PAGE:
BofA Increases Referral Quota for Merrill Lynch Wealth Advisers

Bank of America Corp. doubled the number of internal referrals that advisers in its Merrill Lynch wealth-management unit must make to avoid having their compensation cut.

The brokers must refer at least two clients annually for banking services in other parts of the company starting in 2017, up from one, said Susan McCabe, a spokeswoman for the Charlotte, North Carolina-based lender. Advisers will receive credit for the referrals whether they produce new business or not, she said.

Global banks have been seeking to generate more revenue from affluent clients as low interest rates and increased regulation crimp earnings. Chief Executive Officer Brian Moynihan said last year that Bank of America’s wealth-management division -- which includes the Merrill Lynch and U.S. Trust advisory businesses -- is only “scratching the surface” of its potential to generate referrals within the bank.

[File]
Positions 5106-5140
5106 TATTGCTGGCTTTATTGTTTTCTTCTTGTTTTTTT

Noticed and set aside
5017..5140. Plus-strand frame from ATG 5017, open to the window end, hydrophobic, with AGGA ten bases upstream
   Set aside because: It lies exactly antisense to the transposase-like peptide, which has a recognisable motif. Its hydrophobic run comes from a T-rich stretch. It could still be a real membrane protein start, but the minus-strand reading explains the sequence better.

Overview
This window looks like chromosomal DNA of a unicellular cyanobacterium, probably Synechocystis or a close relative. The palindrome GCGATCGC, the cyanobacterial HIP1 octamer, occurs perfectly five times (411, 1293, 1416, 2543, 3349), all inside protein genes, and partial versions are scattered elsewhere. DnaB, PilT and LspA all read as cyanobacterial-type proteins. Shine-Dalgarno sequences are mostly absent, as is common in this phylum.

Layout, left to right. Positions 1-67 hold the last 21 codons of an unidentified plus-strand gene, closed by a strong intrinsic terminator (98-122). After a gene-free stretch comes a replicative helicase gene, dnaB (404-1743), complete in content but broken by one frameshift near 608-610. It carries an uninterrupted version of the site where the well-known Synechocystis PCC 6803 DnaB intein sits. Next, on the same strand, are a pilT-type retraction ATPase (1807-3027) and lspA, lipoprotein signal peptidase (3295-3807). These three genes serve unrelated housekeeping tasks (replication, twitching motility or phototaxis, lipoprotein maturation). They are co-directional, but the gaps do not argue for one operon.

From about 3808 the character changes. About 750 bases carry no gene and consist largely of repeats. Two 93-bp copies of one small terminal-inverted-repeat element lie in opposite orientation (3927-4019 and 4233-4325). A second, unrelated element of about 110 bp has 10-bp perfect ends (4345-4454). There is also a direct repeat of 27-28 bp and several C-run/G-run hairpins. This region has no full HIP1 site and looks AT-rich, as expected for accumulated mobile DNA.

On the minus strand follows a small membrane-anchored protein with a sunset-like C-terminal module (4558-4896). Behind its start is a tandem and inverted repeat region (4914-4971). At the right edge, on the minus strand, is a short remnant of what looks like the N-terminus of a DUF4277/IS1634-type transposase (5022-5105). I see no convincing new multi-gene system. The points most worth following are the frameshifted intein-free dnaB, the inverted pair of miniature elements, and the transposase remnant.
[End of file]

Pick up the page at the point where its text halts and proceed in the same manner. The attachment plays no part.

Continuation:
Merrill Lynch brokers who produce less than $350,000 of fees and commissions and fail to meet the new requirement will lose 1 percent of their take-home pay, while higher-level brokers will see a similar cut to deferred compensation, according to AdvisorHub, a trade publication that reported on the plan Tuesday.

Morgan Stanley also announced changes to its broker-compensation plan this week, increasing the gross revenue brokers must generate in order to keep a higher bonus, a person with knowledge of the matter said Monday.

Bank of America’s wealth-management profit rose 10 percent to $2.1 billion in the first nine months of 2016 compared with the same period a year earlier, according to regulatory filings.

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